Beveridge was named after Andrew Beveridge, who established a hotel on the Sydney Road in the early 1840s. The 2011 population for the rural north was 3,317, with a population density of 0.10 persons per hectare.
The City of Whittlesea’s rural north includes the suburbs of:
Beveridge was named after Andrew Beveridge, who established a hotel on the Sydney Road in the early 1840s. The area was originally known as Mercer Vale, after a nearby pastoral run, but the popularity of the hotel rendered the original name redundant.
Beveridge is split between 2 municipalities, with the township and western rural area in the Shire of Mitchell and the eastern rural area in the City of Whittlesea. The explorers Hume and Hovell first viewed Port Phillip Bay from the Beveridge area in 1824. In the 1840s a number of large pastoral runs were established in the area.
Subdivision in the 1850s encouraged further settlement, including the establishment of the village of Merriang, about 5 kilometres east of Beveridge at the headwaters of the Merri Creek (1850-1920).
Merriang is thought to be Aboriginal for a stone chopper and the area east of Beveridge became known by this name. Changing agricultural activities in the late 19th century, including an expansion in grazing and a reduction in cropping, contributed to population decline.
By 1923, with the village of Merriang all but gone, the area’s postal address was changed to Beveridge, and the name fell into disuse.
The rural north comprises the rural balance of the City of Whittlesea, including some rural-residential areas.
The non-urban areas are characterised by forest, cattle grazing, farming and poultry, horse and dog breeding.
The 2011 population for the rural north was 3,317, with a population density of 0.10 persons per hectare.
The 2016 population forecast for the rural north is 3,248, and is forecast to grow to 3,808 by 2036.
The number of dwellings in the rural north is forecast to grow from 1,123 in 2011 to 1,276 in 2026, with the average household size falling from 2.96 to 2.92 by 2026.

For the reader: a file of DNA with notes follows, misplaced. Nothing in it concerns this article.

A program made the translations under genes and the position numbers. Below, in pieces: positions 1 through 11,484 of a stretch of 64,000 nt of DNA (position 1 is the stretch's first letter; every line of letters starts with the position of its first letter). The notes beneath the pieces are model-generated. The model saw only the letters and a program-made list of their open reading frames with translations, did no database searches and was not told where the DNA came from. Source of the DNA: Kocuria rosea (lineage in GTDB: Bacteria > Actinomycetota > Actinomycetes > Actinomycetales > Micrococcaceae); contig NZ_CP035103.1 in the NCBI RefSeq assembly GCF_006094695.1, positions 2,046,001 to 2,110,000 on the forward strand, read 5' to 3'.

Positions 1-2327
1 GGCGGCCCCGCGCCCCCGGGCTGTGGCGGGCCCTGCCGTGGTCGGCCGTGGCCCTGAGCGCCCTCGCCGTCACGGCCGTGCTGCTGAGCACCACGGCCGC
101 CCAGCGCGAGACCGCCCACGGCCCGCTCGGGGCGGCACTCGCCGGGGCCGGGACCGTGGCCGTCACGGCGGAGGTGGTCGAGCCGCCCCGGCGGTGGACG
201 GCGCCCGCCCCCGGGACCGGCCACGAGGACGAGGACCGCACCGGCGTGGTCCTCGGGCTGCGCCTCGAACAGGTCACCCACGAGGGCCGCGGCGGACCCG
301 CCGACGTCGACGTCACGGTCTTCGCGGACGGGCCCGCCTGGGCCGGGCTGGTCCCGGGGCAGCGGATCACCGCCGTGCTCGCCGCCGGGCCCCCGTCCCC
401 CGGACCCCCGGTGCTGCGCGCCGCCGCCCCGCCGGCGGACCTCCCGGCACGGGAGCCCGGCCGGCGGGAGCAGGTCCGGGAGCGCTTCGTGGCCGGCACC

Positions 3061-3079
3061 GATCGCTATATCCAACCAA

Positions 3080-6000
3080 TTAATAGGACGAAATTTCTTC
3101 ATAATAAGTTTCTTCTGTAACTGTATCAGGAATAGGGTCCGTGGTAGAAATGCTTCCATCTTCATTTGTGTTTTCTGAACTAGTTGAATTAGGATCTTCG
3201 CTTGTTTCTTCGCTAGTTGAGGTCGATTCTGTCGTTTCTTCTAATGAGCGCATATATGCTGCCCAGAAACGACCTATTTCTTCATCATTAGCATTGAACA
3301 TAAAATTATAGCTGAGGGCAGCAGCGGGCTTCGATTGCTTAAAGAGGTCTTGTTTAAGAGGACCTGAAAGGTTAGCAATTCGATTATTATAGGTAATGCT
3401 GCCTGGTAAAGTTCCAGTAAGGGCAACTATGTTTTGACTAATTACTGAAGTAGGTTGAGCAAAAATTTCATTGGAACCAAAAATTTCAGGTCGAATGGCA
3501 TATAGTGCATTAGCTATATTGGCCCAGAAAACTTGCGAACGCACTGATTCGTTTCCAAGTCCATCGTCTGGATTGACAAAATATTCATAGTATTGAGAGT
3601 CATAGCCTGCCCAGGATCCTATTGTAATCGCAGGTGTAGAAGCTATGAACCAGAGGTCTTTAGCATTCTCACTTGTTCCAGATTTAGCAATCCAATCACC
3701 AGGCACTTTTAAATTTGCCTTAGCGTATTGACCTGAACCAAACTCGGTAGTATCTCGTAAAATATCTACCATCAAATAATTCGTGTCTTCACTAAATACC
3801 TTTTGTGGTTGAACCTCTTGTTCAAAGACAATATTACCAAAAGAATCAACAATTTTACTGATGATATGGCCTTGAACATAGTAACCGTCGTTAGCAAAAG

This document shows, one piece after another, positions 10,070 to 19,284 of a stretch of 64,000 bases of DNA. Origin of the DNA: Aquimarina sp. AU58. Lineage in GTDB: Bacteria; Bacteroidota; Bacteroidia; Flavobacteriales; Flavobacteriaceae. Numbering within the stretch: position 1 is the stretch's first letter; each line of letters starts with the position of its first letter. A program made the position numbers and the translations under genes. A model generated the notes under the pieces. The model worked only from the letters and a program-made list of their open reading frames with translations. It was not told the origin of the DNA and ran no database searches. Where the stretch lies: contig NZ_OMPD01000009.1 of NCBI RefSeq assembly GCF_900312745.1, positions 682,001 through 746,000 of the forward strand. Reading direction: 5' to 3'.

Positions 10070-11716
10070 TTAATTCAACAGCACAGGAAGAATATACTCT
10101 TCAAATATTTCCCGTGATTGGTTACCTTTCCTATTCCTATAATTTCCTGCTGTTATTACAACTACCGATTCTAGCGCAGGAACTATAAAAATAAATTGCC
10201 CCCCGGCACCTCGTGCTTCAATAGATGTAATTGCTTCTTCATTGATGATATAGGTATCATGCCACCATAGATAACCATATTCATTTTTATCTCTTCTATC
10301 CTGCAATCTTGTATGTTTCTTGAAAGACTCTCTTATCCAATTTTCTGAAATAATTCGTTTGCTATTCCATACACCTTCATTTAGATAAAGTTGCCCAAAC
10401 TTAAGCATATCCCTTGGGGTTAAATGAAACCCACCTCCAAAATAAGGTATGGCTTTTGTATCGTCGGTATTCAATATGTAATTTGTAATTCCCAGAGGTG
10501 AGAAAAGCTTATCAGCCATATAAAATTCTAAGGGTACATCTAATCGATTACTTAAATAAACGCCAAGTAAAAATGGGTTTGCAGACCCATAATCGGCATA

The rural north had a lower proportion of pre-schoolers and a higher proportion of persons at post retirement age than the City of Whittlesea in 2011.
There were 26 people over the age of 85 living in the rural north in 2011, with largest age group being 50 to 54 year olds.
In the rural north, 15 per cent of people spoke a language other than English at home in 2011.
In 2011, 11 per cent of people in the rural north came from countries where English was not their first language.
The 3 largest ancestries in the rural north in 2011 were Australian, English and Italian.
1,718 people living in the rural north in 2011 were employed, of which 60 per cent worked full-time and 36 per cent part-time.
More rural north residents worked in construction than any other industry in 2011. There were more technicians and trades workers in the rural north in 2011 than any other occupation.
In the rural north 17 per cent of the population reported doing some form of voluntary work in 2011, which is higher than the City of Whittlesea average of 9.7 per cent.
In the rural north, 45 per cent of households were made up of couples with children in 2011.
In the rural north, 83 per cent of households were purchasing or fully owned their home, 11.2 per cent were renting privately, and 0 per cent were in social housing in 2011.
Analysis of car ownership in 2011, indicates 81 per cent of households in the rural north had access to 2 or more motor vehicles, compared to 61 per cent in the City of Whittlesea.
The Beveridge Interstate Freight Terminal is a long-term freight, logistics and related industry concept. Planning for this facility is in the very early stages. The site is located alongside the Hume Freeway.
Further investigations will determine the exact area required for the core terminal requirements, with the remainder of the precinct designated for industrial and freight related uses.